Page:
/* Methods associated with this breakpoint. */
const breakpoint_ops *ops = NULL;
breakpoint *next = NULL;
/* Type of breakpoint. */
bptype type = bp_none;
/* Zero means disabled; remember the info but don't break here. */
enum enable_state enable_state = bp_enabled;
/* What to do with this breakpoint after we hit it. */
bpdisp disposition = disp_del;
/* Number assigned to distinguish breakpoints. */
int number = 0;
/* Location(s) associated with this high-level breakpoint. */
bp_location *loc = NULL;
/* True means a silent breakpoint (don't print frame info if we stop
here). */
bool silent = false;
/* True means display ADDR_STRING to the user verbatim. */
bool display_canonical = false;
/* Number of stops at this breakpoint that should be continued
automatically before really stopping. */
int ignore_count = 0;
/* Number of stops at this breakpoint before it will be
disabled. */
int enable_count = 0;
/* Chain of command lines to execute when this breakpoint is
hit. */
counted_command_line commands;
/* Stack depth (address of frame). If nonzero, break only if fp
equals this. */
struct frame_id frame_id = null_frame_id;
/* The program space used to set the breakpoint. This is only set
for breakpoints which are specific to a program space; for
non-thread-specific ordinary breakpoints this is NULL. */
program_space *pspace = NULL;
/* Location we used to set the breakpoint. */
event_location_up location;
/* The filter that should be passed to decode_line_full when
re-setting this breakpoint. This may be NULL. */
gdb::unique_xmalloc_ptr<char> filter;
/* For a ranged breakpoint, the location we used to find the end of
the range. */
event_location_up location_range_end;
/* Architecture we used to set the breakpoint. */
struct gdbarch *gdbarch = NULL;
/* Language we used to set the breakpoint. */
enum language language = language_unknown;
/* Input radix we used to set the breakpoint. */
int input_radix = 0;
/* String form of the breakpoint condition (malloc'd), or NULL if
there is no condition. */
char *cond_string = NULL;
/* String form of extra parameters, or NULL if there are none.
Malloc'd. */
char *extra_string = NULL;
/* Holds the address of the related watchpoint_scope breakpoint when
using watchpoints on local variables (might the concept of a
related breakpoint be useful elsewhere, if not just call it the
watchpoint_scope breakpoint or something like that. FIXME). */
breakpoint *related_breakpoint = NULL;
/* Thread number for thread-specific breakpoint, or -1 if don't
care. */
int thread = -1;
/* Ada task number for task-specific breakpoint, or 0 if don't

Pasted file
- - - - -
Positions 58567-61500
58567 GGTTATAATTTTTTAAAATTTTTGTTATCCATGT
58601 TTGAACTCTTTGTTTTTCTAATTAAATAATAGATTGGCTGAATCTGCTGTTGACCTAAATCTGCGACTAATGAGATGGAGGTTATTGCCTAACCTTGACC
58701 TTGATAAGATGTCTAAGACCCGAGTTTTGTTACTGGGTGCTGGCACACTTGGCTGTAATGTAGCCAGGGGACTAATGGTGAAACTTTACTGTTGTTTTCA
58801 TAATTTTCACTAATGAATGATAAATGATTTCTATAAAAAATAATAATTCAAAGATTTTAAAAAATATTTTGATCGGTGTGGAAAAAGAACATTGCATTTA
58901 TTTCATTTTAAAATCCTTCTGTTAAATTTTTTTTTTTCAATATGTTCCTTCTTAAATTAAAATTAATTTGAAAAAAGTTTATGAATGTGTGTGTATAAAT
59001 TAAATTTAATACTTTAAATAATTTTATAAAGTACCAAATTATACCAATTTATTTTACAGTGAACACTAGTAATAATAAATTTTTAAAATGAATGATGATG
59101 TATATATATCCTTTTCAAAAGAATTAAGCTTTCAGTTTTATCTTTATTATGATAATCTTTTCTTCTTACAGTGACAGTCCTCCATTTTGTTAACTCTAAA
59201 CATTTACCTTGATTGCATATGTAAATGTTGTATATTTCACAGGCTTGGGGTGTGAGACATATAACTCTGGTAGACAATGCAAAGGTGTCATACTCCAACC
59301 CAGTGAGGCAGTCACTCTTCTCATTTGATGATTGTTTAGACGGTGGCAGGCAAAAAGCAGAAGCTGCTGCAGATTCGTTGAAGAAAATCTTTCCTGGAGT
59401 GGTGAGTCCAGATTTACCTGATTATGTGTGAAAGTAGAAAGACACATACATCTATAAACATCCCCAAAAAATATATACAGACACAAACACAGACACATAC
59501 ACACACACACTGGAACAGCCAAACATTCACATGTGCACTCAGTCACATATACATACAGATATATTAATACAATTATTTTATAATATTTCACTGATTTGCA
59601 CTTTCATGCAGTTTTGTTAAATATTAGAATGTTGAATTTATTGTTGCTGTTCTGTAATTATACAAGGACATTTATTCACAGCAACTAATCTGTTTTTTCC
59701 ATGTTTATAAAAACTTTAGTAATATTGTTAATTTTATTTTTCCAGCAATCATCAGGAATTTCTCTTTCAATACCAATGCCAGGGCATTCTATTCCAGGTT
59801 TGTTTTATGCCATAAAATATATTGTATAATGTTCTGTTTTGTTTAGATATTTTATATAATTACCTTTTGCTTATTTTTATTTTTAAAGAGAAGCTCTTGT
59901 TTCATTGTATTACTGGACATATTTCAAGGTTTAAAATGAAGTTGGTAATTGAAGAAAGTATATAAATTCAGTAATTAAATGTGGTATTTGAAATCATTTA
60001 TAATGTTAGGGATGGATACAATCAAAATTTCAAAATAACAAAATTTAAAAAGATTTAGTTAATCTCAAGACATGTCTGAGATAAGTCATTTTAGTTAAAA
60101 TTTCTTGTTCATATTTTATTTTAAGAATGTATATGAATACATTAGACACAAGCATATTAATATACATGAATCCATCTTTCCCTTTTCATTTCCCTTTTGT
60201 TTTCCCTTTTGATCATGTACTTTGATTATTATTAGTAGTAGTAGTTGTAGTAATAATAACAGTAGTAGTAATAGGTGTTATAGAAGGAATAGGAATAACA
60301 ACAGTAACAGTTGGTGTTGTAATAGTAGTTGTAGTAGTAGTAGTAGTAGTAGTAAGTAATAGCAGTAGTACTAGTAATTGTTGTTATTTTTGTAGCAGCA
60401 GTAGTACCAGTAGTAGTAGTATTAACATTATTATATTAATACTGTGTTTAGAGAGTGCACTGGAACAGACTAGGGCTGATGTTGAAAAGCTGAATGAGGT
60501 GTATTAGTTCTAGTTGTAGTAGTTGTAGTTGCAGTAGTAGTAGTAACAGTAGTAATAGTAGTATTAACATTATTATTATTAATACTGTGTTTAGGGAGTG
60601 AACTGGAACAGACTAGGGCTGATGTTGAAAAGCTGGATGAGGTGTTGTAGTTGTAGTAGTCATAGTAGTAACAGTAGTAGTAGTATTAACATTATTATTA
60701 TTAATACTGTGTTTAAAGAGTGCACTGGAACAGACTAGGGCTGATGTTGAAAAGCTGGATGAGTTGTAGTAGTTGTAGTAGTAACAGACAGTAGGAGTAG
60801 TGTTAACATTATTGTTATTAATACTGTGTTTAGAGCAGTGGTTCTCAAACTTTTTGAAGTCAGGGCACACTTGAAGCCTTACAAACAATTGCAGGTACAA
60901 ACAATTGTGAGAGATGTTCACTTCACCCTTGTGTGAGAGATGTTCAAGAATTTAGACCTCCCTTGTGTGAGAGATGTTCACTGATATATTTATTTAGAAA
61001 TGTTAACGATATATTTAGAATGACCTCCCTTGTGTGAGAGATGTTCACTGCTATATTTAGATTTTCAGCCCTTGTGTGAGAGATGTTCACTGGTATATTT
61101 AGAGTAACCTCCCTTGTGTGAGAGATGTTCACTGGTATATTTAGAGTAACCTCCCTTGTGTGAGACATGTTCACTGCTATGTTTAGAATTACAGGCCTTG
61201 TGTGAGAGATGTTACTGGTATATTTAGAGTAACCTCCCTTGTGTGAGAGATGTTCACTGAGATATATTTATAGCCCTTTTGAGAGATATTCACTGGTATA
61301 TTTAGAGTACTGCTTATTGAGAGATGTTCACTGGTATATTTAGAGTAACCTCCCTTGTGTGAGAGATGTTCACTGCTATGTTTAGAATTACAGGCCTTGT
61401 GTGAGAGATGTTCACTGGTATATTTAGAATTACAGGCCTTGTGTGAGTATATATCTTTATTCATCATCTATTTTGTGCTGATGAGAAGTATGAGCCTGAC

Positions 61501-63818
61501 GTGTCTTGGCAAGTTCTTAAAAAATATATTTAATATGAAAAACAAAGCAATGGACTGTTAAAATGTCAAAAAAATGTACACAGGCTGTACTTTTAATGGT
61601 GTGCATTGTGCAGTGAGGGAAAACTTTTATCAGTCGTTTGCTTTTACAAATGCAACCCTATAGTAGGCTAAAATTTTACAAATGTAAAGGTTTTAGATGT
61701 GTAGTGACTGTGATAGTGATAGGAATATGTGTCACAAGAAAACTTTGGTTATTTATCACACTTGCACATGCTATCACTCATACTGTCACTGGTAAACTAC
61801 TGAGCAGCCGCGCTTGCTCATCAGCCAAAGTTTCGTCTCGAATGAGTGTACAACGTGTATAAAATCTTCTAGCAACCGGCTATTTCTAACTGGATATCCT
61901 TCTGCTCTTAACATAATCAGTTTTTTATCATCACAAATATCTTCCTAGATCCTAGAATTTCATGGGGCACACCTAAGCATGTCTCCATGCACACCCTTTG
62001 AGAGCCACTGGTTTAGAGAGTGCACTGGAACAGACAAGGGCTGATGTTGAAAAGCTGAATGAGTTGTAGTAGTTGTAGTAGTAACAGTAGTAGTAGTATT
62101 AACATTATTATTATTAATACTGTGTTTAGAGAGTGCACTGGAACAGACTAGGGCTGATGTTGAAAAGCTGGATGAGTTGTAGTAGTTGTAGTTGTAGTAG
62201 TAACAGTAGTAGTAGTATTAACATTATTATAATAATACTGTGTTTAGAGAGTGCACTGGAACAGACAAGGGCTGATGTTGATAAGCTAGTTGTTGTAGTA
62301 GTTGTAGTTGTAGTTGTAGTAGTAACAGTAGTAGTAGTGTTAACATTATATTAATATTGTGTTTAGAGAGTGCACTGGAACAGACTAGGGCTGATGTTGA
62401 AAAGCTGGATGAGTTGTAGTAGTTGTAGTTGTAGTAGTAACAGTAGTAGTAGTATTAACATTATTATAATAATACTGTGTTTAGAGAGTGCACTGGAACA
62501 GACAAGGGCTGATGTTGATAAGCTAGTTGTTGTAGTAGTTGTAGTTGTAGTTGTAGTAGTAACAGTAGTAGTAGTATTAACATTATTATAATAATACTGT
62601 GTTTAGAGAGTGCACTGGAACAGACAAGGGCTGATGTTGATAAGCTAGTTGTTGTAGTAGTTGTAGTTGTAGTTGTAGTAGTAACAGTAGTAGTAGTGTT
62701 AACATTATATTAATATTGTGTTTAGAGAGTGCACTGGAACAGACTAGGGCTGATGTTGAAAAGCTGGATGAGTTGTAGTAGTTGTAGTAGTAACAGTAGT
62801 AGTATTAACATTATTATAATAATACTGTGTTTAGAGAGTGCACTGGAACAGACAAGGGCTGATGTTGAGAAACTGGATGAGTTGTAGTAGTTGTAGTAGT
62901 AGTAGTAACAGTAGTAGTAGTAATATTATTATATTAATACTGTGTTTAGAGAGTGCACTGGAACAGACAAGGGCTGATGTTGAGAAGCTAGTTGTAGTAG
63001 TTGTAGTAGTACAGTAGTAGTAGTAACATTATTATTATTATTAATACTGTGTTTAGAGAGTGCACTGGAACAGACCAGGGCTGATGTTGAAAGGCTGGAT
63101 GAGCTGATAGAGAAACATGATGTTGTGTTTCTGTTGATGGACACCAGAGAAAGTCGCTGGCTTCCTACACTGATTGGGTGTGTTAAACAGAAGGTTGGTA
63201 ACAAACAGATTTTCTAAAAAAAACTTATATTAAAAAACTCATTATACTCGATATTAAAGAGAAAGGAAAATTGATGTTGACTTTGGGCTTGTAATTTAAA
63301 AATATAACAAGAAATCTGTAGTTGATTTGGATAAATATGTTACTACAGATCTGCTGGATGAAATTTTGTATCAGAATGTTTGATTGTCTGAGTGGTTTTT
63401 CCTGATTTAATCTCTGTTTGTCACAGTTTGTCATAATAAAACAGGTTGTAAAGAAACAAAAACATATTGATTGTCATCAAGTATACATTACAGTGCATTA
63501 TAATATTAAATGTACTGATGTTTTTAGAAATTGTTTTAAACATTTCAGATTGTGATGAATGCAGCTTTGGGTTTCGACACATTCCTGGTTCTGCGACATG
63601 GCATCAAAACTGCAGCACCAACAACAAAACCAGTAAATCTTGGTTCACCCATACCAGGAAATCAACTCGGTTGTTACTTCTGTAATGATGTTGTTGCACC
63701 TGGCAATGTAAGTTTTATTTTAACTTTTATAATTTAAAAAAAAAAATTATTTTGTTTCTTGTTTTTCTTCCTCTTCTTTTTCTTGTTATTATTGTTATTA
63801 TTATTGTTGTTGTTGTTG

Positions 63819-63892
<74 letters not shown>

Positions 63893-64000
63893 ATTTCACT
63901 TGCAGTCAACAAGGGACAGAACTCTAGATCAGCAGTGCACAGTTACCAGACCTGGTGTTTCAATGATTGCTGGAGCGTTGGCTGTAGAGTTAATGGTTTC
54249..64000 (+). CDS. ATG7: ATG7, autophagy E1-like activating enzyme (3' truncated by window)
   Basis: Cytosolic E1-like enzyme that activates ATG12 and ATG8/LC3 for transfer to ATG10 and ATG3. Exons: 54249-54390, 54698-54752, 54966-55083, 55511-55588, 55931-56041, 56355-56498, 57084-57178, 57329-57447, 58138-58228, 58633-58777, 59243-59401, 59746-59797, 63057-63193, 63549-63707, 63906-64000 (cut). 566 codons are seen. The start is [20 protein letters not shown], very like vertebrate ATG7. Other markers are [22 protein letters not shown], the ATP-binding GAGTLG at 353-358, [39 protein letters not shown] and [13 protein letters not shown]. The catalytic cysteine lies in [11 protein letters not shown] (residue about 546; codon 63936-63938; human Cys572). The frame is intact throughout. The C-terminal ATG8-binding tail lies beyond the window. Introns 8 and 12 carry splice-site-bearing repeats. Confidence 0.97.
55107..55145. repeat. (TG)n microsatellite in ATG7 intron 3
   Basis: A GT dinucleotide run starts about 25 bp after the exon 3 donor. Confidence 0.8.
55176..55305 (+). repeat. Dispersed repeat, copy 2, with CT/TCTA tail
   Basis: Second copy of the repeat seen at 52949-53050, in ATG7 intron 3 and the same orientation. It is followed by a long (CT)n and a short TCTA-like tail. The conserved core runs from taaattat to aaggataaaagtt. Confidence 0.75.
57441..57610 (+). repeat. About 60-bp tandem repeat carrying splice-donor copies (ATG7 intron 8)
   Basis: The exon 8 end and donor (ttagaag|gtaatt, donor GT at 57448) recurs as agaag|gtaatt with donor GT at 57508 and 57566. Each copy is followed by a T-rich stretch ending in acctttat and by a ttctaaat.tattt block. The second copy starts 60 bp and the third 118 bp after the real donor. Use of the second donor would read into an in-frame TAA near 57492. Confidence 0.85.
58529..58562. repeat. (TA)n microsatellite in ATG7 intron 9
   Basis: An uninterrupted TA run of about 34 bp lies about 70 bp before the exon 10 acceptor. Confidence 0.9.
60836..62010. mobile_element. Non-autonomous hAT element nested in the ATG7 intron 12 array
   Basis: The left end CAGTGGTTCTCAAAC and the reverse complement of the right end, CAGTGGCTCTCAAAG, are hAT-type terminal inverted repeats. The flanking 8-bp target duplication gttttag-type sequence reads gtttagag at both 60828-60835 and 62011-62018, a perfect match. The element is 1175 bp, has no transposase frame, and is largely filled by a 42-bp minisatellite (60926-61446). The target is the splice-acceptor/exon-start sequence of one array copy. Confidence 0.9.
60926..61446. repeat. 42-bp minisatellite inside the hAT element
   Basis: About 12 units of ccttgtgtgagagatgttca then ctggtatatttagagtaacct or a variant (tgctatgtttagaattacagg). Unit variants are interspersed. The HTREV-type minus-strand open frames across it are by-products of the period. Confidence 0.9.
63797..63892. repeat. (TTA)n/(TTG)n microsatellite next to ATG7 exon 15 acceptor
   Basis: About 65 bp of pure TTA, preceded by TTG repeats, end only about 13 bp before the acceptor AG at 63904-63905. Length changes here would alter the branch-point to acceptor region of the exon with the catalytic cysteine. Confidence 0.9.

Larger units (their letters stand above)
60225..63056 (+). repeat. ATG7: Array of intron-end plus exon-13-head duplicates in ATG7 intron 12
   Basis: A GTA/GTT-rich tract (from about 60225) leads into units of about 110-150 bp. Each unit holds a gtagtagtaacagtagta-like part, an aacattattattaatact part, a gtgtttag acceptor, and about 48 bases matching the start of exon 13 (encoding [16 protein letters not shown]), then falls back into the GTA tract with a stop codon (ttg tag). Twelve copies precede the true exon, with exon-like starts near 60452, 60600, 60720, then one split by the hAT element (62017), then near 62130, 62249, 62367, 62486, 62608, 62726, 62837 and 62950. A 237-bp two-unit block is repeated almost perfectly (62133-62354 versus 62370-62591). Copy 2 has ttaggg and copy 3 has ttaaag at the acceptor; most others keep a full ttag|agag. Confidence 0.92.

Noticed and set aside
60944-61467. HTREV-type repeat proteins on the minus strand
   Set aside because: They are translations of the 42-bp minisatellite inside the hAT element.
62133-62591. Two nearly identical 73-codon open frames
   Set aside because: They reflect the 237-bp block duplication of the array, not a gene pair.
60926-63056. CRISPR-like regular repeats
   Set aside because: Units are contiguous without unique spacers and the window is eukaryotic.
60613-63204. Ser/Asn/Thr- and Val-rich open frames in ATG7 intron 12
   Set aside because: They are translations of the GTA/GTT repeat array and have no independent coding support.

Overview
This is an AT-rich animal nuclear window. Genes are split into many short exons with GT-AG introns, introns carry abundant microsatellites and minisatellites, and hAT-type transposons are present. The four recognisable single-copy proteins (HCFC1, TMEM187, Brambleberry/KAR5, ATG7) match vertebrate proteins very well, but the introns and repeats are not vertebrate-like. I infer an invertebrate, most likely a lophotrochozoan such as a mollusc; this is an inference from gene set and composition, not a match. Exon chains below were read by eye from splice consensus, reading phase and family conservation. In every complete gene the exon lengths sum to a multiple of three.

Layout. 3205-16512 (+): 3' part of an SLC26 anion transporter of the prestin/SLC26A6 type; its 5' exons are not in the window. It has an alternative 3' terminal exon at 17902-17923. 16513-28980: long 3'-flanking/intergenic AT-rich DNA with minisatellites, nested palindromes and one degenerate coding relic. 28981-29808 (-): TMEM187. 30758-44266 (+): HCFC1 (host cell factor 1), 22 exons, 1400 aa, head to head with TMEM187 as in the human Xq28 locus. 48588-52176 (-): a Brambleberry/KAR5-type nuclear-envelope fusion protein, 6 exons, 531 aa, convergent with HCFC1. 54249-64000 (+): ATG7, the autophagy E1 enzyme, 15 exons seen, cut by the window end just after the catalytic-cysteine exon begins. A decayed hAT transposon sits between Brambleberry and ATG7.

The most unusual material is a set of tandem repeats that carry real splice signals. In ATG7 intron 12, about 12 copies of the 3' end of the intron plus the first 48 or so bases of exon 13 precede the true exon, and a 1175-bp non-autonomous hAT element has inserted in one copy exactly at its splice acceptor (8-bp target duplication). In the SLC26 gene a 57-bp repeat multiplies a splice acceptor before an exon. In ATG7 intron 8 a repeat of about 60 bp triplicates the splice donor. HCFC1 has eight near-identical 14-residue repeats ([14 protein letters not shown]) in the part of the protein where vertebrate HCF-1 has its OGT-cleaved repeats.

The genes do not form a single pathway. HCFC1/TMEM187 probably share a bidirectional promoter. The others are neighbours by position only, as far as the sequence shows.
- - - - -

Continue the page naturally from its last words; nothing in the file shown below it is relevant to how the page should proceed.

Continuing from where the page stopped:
care. */
int task = 0;
/* Count of the number of times this breakpoint was taken, dumped
with the info, but not used for anything else. Useful for seeing
how many times you hit a break prior to the program aborting, so
you can back up to just before the abort. */
int hit_count = 0;
/* Is breakpoint's condition not yet parsed because we found no
location initially so had no context to parse the condition
in. */
int condition_not_parsed = 0;
/* With a Python scripting enabled GDB, store a reference to the
Python object that has been associated with this breakpoint.
This is always NULL for a GDB that is not script enabled. It can
sometimes be NULL for enabled GDBs as not all breakpoint types
are tracked by the scripting language API. */
gdbpy_breakpoint_object *py_bp_object = NULL;
/* Same as py_bp_object, but for Scheme. */
gdbscm_breakpoint_object *scm_bp_object = NULL;
/* An instance of this type is used to represent a watchpoint. */
struct watchpoint : public breakpoint
~watchpoint () override;
/* String form of exp to use for displaying to the user (malloc'd),
or NULL if none. */
char *exp_string;
/* String form to use for reparsing of EXP (malloc'd) or NULL. */
char *exp_string_reparse;
/* The expression we are watching, or NULL if not a watchpoint. */
expression_up exp;
/* The largest block within which it is valid, or NULL if it is
valid anywhere (e.g. consists just of global symbols). */
const struct block *exp_valid_block;
/* The conditional expression if any. */
expression_up cond_exp;
/* The largest block within which it is valid, or NULL if it is
valid anywhere (e.g. consists just of global symbols). */
const struct block *cond_exp_valid_block;
/* Value of the watchpoint the last time we checked it, or NULL when
we do not know the value yet or the value was not readable. VAL
is never lazy. */
value_ref_ptr val;
/* True if VAL is valid. If VAL_VALID is set but VAL is NULL,
then an error occurred reading the value. */
bool val_valid;
/* When watching the location of a bitfield, contains the offset and size of
the bitfield. Otherwise contains 0. */
int val_bitpos;
int val_bitsize;
/* Holds the frame address which identifies the frame this
watchpoint should be evaluated in, or `null' if the watchpoint
should be evaluated on the outermost frame. */
struct frame_id watchpoint_frame;
/* Holds the thread which identifies the frame this watchpoint
should be considered in scope for, or `null_ptid' if the
watchpoint should be evaluated in all threads. */
ptid_t watchpoint_thread;
/* For hardware watchpoints, the triggered status according to the
hardware. */
enum watchpoint_triggered watchpoint_triggered;
/* Whether this watchpoint is exact (see
target_exact_watchpoints). */
int exact;
/* The mask address for a masked hardware watchpoint. */
CORE_ADDR hw_wp_mask;
/* Return true if BPT is either a software breakpoint or a hardware
breakpoint. */
extern bool is_breakpoint (const struct breakpoint *bpt);
/* Return true if BPT is of any watchpoint kind, hardware or
software. */
extern bool is_watchpoint (const struct breakpoint *bpt);
/* Return true if BPT is a C++ exception catchpoint (catch
catch/throw/rethrow). */
extern bool is_exception_catchpoint (breakpoint *bp);
/* An instance of this type is used to represent all kinds of
tracepoints. */